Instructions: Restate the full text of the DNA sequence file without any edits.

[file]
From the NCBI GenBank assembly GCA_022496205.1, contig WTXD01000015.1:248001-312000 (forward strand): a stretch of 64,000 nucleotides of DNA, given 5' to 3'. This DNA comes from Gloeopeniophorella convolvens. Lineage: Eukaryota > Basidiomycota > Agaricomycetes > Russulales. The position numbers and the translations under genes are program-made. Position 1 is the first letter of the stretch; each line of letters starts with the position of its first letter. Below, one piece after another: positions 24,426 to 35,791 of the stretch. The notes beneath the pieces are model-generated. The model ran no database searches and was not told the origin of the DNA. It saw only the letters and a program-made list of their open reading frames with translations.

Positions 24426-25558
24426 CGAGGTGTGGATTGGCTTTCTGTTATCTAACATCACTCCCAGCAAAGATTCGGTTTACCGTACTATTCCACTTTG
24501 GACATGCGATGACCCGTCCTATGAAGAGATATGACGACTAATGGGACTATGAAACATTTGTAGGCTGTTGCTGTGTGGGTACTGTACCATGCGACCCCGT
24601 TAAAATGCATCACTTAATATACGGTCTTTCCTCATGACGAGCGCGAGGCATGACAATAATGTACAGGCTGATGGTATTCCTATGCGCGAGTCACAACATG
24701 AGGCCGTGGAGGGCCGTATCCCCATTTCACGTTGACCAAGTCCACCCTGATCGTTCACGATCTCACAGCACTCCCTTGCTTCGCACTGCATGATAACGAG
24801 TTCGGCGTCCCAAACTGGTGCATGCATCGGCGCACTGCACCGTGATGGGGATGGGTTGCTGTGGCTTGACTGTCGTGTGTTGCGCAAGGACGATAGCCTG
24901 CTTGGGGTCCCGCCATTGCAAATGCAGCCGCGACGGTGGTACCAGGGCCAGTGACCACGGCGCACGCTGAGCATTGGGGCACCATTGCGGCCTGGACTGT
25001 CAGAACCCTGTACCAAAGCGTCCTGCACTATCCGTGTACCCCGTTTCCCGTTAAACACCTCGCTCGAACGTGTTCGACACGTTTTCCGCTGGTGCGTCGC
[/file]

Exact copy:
From the NCBI GenBank assembly GCA_022496205.1, contig WTXD01000015.1:248001-312000 (forward strand): a stretch of 64,000 nucleotides of DNA, given 5' to 3'. This DNA comes from Gloeopeniophorella convolvens. Lineage: Eukaryota > Basidiomycota > Agaricomycetes > Russulales. The position numbers and the translations under genes are program-made. Position 1 is the first letter of the stretch; each line of letters starts with the position of its first letter. Below, one piece after another: positions 24,426 to 35,791 of the stretch. The notes beneath the pieces are model-generated. The model ran no database searches and was not told the origin of the DNA. It saw only the letters and a program-made list of their open reading frames with translations.

Positions 24426-25558
24426 CGAGGTGTGGATTGGCTTTCTGTTATCTAACATCACTCCCAGCAAAGATTCGGTTTACCGTACTATTCCACTTTG
24501 GACATGCGATGACCCGTCCTATGAAGAGATATGACGACTAATGGGACTATGAAACATTTGTAGGCTGTTGCTGTGTGGGTACTGTACCATGCGACCCCGT
24601 TAAAATGCATCACTTAATATACGGTCTTTCCTCATGACGAGCGCGAGGCATGACAATAATGTACAGGCTGATGGTATTCCTATGCGCGAGTCACAACATG
24701 AGGCCGTGGAGGGCCGTATCCCCATTTCACGTTGACCAAGTCCACCCTGATCGTTCACGATCTCACAGCACTCCCTTGCTTCGCACTGCATGATAACGAG
24801 TTCGGCGTCCCAAACTGGTGCATGCATCGGCGCACTGCACCGTGATGGGGATGGGTTGCTGTGGCTTGACTGTCGTGTGTTGCGCAAGGACGATAGCCTG
24901 CTTGGGGTCCCGCCATTGCAAATGCAGCCGCGACGGTGGTACCAGGGCCAGTGACCACGGCGCACGCTGAGCATTGGGGCACCATTGCGGCCTGGACTGT
25001 CAGAACCCTGTACCAAAGCGTCCTGCACTATCCGTGTACCCCGTTTCCCGTTAAACACCTCGCTCGAACGTGTTCGACACGTTTTCCGCTGGTGCGTCGC